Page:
Written by Andrea Tang
You see the word “sustainable” plastered on the missions and mottos of several clothing brands today, promising that their products are less harmful to the environment. It’s the number one marketing buzz tool amongst fashion brands, both giant and small,but truthfully, what does it really mean to be sustainable?
What makes a piece of clothing “sustainable”?
Image source: https://justinekinirons.com/17-sustainable-fashion-brands-that-will-make-you-want-to-quit-fast-fashion/
A piece of sustainable clothing should be made of materials that are vegan, organic, and/or recycled, Sustainable Fashion Matterz reports. For example, 100% organic cotton where no toxic chemicals are used and water is used more efficiently. Materials also can be biodegradable, reusable, renewable, or recyclable, to decrease single-usage.
Image source: https://www.sarahbeekmans.com/safia-minney-slow-fashion-relentless-campaigner/
It is also called ‘slow and fair fashion’, which highlights its whole production, distribution, and marketing processes as opposed to ‘fast fashion,’ which points to everything in the contrary. The materials used are sourced carefully, taking into account whether it is of good quality, won’t be toxic to the environment, and can be used for a long time. Production is done with the environment in mind, which means less water is used and things are discarded properly. Fair and ethical production is also taken into account, where clean, fair, and safe working environments are a priority for the employees. Distribution and marketing can incorporate recyclable packaging with no single-use plastics.
Sustainable fashion vs. fast fashion
Image source: https://www.thetimes.co.uk/article/extinction-rebellion-takes-on-fast-fashion-at-penneys-m0600nts9
Sustainable fashion focuses more on providing clothing to consumers without putting the environment and other people at risk, unlike fast fashion where it’s a race to see who can produce the most amount of trendy clothing the fastest.
According to The Good Trade, most fast fashion brands produce about 52 “micro-seasons” per year, compared to the standard four seasons of spring, summer, fall, and winter. To give you context, that’s about one new collection every week. Big brands like Forever 21 and H&M allegedly get daily shipments of new styles, while other brands like Topshop introduce 400 new styles a week on its website.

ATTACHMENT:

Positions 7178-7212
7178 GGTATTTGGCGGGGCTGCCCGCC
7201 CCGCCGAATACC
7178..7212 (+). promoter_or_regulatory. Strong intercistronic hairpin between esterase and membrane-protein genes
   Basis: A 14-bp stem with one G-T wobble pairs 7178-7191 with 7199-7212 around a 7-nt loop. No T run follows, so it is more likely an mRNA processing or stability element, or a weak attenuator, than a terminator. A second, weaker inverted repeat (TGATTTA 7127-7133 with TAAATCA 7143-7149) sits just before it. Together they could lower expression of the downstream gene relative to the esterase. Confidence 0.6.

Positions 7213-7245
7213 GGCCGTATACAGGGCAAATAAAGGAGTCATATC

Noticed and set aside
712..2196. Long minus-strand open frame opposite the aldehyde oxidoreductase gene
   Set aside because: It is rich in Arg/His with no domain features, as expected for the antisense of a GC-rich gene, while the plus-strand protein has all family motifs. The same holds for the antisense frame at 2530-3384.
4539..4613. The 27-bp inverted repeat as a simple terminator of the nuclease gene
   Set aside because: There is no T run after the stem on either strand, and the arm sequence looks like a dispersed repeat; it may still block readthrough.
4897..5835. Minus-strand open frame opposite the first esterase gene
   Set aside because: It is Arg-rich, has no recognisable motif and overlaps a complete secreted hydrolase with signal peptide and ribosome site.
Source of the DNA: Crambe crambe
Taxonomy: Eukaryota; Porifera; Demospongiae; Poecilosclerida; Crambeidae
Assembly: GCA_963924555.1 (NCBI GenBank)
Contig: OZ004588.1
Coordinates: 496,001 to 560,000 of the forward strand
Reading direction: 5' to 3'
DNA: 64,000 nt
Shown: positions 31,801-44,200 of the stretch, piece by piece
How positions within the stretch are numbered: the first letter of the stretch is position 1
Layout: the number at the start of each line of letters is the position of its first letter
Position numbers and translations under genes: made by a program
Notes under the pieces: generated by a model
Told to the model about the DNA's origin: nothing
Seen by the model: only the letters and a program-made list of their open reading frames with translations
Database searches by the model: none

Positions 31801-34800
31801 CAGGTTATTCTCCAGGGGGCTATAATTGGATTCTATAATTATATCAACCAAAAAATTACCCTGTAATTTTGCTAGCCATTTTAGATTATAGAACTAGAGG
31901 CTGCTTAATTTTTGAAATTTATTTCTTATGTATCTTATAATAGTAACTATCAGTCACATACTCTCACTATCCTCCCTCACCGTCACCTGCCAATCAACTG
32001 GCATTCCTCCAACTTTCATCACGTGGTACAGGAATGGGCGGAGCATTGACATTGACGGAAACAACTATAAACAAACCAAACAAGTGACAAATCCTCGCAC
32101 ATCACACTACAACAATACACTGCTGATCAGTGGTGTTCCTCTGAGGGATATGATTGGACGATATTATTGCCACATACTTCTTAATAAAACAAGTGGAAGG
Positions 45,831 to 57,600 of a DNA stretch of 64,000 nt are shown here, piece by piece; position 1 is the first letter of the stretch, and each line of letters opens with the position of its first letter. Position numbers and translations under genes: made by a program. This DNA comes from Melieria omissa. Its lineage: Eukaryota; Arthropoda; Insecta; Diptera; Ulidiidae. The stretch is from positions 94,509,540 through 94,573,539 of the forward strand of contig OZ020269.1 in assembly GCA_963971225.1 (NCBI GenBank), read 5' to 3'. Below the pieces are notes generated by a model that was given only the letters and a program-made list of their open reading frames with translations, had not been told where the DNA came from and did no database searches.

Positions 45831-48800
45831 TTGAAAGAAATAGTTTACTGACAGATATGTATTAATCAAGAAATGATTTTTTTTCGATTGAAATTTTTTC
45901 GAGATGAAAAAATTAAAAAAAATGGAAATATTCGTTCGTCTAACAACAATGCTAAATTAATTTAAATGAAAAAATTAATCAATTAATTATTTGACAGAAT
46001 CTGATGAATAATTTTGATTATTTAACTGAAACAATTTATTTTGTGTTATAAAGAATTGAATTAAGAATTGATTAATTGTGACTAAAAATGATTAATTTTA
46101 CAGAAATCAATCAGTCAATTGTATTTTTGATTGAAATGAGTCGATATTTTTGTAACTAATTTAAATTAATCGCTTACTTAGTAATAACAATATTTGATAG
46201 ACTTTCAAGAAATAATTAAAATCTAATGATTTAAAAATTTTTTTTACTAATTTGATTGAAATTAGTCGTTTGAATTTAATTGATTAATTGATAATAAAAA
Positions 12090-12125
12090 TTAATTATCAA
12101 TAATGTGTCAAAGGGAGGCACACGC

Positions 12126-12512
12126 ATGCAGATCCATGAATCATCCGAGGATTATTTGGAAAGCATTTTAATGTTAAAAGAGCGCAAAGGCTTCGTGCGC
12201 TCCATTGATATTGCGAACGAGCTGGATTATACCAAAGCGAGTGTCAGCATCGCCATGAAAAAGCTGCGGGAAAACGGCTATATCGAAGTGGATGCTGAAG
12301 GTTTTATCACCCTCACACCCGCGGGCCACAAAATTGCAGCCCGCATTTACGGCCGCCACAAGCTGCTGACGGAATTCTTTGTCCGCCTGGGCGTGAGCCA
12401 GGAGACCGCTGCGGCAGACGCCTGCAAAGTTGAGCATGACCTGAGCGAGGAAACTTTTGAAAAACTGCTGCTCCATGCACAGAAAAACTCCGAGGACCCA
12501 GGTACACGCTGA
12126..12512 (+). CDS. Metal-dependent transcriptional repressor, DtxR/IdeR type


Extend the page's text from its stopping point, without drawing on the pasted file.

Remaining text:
Producing these garments so quickly and making it affordable comes with a price. The quality isn’t as good and it’s like to get thrown out (or used as an old rug in Asian culture) after a couple of wears because it just isn’t designed to last long.
Asian parents-use old clothes for rags =_= pic.twitter.com/YooABcYFh7
— 🐣ℂ𝕙𝕚𝕔𝕜𝕖𝕟𝕎𝕒𝕟𝕘🐓 (@JChickenWang) August 1, 2014
Brands want you to throw it out and then head back to their store to purchase another. People don’t mind the bad quality, because the price justifies it.
Image source: https://www.independent.co.uk/life-style/fashion/environment-costs-fast-fashion-pollution-waste-sustainability-a8139386.html
As said by Lucy Siegle, “fast fashion isn’t free. someone, somewhere is paying”. The manufacturing process of these fast fashion brands allegedly involve dangerous work environments with toxic chemicals and fumes, harmful dyes, and synthetic fabrics which can affect the rivers, lakes, and oceans.
Image source: https://www.racked.com/2018/4/13/17230770/rana-plaza-collapse-anniversary-garment-workers-safety
One of the few examples of these dangerous work environment includes Rana Plaza, a garment factory that Mango, Benetton, and Auchan were linked to in Bangladesh that collapsed in 2013. The total death toll is 1,134 people, The Guardian reports.
Image source: https://sustainability.uq.edu.au/projects/recycling-and-waste-minimisation/fast-fashion-quick-cause-environmental-havoc
The carbon footprint of fast fashion is huge. The BBC reports 235 million items of clothing sent to landfills in 2018, 700,000 fibers released in a single domestic wash, and 1.2 billion tonnes of carbon emissions produced by the global fashion industry in 2015.
The Ethical Life reports that 17% to 20% if industrial water pollution is from textile dyeing and treatment. This means my red t-shirt, something that seems so harmless, might be polluting the ocean.
How do you go sustainable?
Image source: OkGo
You can start off by supporting sustainable local brands like Kapten Batik or ShopSayang, where they put sustainability as their priority. It might be on the pricier side (usually upwards of RM100), but I swear it is worth it in the long run!
Another way to enjoy fashion without breaking the bank and the environment is to shop second-hand. The stigma around shopping second-hand is slowly dying and being challenged, with lots of trendy bundle and thrift shops like OkGo Store, MODO Japan, and more opening left and right. Find out how to have a better bundle shopping experience here.
Image source: https://www.themrcollection.com/how-it-works/
Other ways you can go sustainable include engaging with clothes-rental services like Rent-A-Dress KL, Dresstal, and Lola Gown! Another way is leasing your clothing out on Facebook groups that are filled with potential rentees.
Image source: https://www.thejakartapost.com/news/2019/05/06/as-sustainable-fashion-awareness-grows-clothes-swapping-thrives.html
You can also opt to swap your clothing by participating in physical clothing-swap events or in Facebook groups that are solely made for this. If you have the time, you can even try repairing, redesigning, and upcycling your clothes. Learn how by watching YouTube tutorials or asking your talented friends or family!
Tell us, what are your thoughts on sustainable fashion and how do you practice sustainability?